by Hero Magnus
Ikey is a Washington DC artist who has been making waves around the globe since he began
his robust music career. His latest single “Go Outside” is just the last in a long string of gorgeous melodic-rap works, ones that appeal to a broad range of audiences interested in many genres.
Ikey is proudly Nigerian American and says he makes records for “the streets, the internet, and
most importantly the Third World.” His influences include music from all across the African Diaspora, but as a longtime DMV resident, he’s especially intertwined with Washington DC Go-go music. He also references Wyclef Jean and The Notorious B.I.G as favorites. And the delicate piano instrumentals on “Go Outside” trace all the way back to his first album.
In 2018, Ikey came out with this debut, the on-the-nose stunner Green Card. It showed off his
incredible versatility and musical prowess, from the twinkly instrumental lushness in “Village
Boy” to the fierce and growly “Timbuktu.” Ikey’s singing voice is lovely as well, as he displays in
the more anthem-style “Roslin’s Basement.” His lyrics are understatedly clever, giving Ikey the
ability to dive into complex issues with dexterity and depth (“if I’m too fat for designer clothes /
I’m splurging on accessories.”)
Ikey has also released several singles since Green Card. There’s the playful “Billie” (on the
cover, an arrow points to a billie goat, which Ikey holds in his arms), a reference to Ikey’s
self-titled nickname “Ike da kid.” There’s also the controversial “Akata,” which Ikey wrote about
balancing his identities as a first-generation immigrant. Akata is a disparaging word usually used among Nigerians and other West Africans to refer to African Americans. The song caused such
a stir that Ikey opted to defend himself on Instagram, describing how he has ‘accepted the
burden’ of having to constantly defend both his Nigerian and American identity.
Ikey calls himself the “Chinua Achebe with two turntables and a microphone.” His performance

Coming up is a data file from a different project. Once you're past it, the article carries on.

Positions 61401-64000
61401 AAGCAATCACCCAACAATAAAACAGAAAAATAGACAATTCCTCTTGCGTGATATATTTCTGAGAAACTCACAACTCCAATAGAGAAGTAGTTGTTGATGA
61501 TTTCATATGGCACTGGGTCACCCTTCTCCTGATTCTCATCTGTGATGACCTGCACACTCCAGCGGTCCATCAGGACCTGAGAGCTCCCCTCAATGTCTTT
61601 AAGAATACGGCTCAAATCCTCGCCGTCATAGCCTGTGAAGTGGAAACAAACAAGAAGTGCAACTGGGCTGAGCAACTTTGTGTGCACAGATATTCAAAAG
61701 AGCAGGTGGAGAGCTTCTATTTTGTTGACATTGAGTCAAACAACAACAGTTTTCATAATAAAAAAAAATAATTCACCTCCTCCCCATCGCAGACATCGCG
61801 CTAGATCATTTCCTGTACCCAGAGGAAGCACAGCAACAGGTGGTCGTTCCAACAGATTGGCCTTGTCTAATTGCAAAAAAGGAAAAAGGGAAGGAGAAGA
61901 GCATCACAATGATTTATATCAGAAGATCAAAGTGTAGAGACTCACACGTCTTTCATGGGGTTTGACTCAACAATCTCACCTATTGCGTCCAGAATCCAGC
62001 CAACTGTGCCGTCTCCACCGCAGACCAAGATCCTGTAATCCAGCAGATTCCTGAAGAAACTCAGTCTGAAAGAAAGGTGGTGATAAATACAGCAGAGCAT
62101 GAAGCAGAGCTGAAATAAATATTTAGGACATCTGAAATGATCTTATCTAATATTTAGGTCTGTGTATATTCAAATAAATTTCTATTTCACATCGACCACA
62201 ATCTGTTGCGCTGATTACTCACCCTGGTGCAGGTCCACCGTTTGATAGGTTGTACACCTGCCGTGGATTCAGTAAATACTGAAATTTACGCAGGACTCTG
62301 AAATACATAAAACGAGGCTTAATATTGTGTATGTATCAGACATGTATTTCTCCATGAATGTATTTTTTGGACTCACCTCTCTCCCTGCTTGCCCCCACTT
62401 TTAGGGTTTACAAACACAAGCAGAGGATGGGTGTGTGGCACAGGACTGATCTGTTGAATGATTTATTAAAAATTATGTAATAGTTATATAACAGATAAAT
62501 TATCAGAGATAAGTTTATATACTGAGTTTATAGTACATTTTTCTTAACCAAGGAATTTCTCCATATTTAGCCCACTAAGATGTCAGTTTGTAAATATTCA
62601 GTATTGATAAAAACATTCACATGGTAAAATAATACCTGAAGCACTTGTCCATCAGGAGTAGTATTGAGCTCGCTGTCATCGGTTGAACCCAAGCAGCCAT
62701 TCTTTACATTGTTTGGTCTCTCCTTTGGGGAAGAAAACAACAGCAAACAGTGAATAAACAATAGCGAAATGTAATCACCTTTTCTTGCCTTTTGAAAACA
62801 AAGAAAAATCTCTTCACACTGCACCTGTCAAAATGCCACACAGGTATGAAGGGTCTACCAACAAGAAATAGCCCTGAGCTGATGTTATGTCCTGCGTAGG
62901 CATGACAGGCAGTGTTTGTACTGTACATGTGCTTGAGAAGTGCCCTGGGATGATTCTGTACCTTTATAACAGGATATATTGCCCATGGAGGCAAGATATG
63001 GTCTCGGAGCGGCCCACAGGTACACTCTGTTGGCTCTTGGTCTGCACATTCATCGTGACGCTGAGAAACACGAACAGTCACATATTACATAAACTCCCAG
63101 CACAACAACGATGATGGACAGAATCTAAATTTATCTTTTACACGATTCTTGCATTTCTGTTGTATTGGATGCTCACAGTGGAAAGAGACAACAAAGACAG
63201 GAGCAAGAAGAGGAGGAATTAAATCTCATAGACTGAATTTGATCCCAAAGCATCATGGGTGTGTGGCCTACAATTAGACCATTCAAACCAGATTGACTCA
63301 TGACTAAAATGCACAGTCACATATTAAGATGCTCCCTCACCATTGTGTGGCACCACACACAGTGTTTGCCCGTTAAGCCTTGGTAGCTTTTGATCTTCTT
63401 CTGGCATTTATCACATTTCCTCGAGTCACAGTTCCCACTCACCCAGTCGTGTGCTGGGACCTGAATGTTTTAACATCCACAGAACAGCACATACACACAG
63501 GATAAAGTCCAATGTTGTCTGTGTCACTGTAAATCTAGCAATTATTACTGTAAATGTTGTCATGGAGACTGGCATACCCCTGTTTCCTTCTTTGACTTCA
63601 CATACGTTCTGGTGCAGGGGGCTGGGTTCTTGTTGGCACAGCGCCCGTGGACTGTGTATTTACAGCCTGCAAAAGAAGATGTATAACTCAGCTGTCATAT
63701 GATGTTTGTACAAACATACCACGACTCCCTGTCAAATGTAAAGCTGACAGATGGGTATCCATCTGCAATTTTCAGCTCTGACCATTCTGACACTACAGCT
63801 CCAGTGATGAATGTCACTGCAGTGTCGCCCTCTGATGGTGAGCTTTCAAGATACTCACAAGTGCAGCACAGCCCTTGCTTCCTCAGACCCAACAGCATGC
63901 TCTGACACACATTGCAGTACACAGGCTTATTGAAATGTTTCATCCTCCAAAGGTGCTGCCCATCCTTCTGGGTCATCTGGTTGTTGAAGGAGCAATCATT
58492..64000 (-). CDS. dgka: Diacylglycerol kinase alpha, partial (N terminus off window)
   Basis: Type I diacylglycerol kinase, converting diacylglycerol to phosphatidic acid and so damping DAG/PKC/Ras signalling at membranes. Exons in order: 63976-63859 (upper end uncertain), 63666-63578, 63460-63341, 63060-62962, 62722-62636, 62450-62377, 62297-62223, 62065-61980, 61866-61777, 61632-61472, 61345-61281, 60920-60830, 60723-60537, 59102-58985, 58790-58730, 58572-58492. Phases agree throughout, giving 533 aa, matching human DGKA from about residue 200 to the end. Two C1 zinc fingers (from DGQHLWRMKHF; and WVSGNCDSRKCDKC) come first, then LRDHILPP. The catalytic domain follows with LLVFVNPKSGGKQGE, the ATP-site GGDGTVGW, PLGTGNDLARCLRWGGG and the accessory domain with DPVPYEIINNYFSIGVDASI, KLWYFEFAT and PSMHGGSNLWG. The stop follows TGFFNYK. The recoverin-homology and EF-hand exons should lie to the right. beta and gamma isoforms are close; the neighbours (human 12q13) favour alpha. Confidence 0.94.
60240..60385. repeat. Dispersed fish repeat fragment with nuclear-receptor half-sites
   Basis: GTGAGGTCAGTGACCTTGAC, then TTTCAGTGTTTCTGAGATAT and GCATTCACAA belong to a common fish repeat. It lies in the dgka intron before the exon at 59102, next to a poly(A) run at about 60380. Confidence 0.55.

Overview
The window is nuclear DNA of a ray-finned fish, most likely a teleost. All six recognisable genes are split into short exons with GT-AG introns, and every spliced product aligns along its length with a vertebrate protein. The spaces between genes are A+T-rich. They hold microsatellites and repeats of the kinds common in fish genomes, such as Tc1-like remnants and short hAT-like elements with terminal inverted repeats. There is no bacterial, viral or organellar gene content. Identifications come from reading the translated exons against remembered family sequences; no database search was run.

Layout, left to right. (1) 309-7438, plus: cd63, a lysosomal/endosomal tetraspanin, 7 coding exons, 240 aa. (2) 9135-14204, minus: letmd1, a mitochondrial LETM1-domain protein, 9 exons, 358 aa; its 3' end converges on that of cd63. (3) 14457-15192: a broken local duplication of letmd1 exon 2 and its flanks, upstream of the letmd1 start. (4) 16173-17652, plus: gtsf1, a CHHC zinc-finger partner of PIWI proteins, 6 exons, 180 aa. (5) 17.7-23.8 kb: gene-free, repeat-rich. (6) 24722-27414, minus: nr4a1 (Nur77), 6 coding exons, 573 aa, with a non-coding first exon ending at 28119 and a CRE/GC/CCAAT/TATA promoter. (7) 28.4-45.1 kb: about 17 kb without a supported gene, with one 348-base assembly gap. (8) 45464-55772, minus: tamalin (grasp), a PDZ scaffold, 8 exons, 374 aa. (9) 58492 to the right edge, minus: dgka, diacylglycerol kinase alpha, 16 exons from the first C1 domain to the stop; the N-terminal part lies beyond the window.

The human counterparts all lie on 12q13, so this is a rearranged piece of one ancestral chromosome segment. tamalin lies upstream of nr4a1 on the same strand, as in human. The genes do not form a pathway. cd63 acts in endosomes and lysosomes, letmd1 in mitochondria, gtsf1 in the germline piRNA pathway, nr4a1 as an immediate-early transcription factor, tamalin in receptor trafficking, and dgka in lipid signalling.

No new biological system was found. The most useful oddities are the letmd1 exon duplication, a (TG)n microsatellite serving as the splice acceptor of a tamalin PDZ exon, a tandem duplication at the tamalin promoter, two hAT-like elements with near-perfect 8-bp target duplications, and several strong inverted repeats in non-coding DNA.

style is astoundingly complex, combining a smooth and quick rapping ability with a “southern bounce” and “reggae drawl.” Ikey’s constant sonic reinvention makes it unsurprising that he would pivot so intensely for the new single “Go Outside.” Even though Ikey consistently uses his music to engage in political & social issues, the exploration doesn’t always have to be explicit.
His most recent single is powerful simply because of Ikey’s multifaceted existence and musicality.
“Go Outside” focuses on the bliss of hanging out with your significant other. It’s a clever time to
pivot from Ikey’s usual content: the song urges listeners to jump out of their chairs and take a
walk outside. “I just wanna get away / I’ve been staying in the house,” he sings, complaining
about a feeling that is almost universally relatable during quarantine. The song is both calming
and energizing, allowing room to lay back and enjoy.
“I don’t care whatever we do / as long as I’m hanging out with you,” Ikey sings on “Go Outside”
to a lovely 80s vibe and glittery piano progression. Ikey’s already more than proved his musical prowess. Now, he’s just here to give us a great vibe. Check out “Go Outside” below and keep an ear out for Ikey’s future work.
Fueled by the sheer power of human connection, The J.O.B. from Richmond, Virginia is a band on a mission to touch the lives of everyday people with their music. The band’s founders, singer-guitarist Jim O’Ferrell and lead guitarist Jason Crawford, originally started the group in 2007 to record songs that O’Ferrell had composed during his recent deployment to the war in Iraq. They recorded their first EP shortly before O’Ferrell was called to serve overseas once again.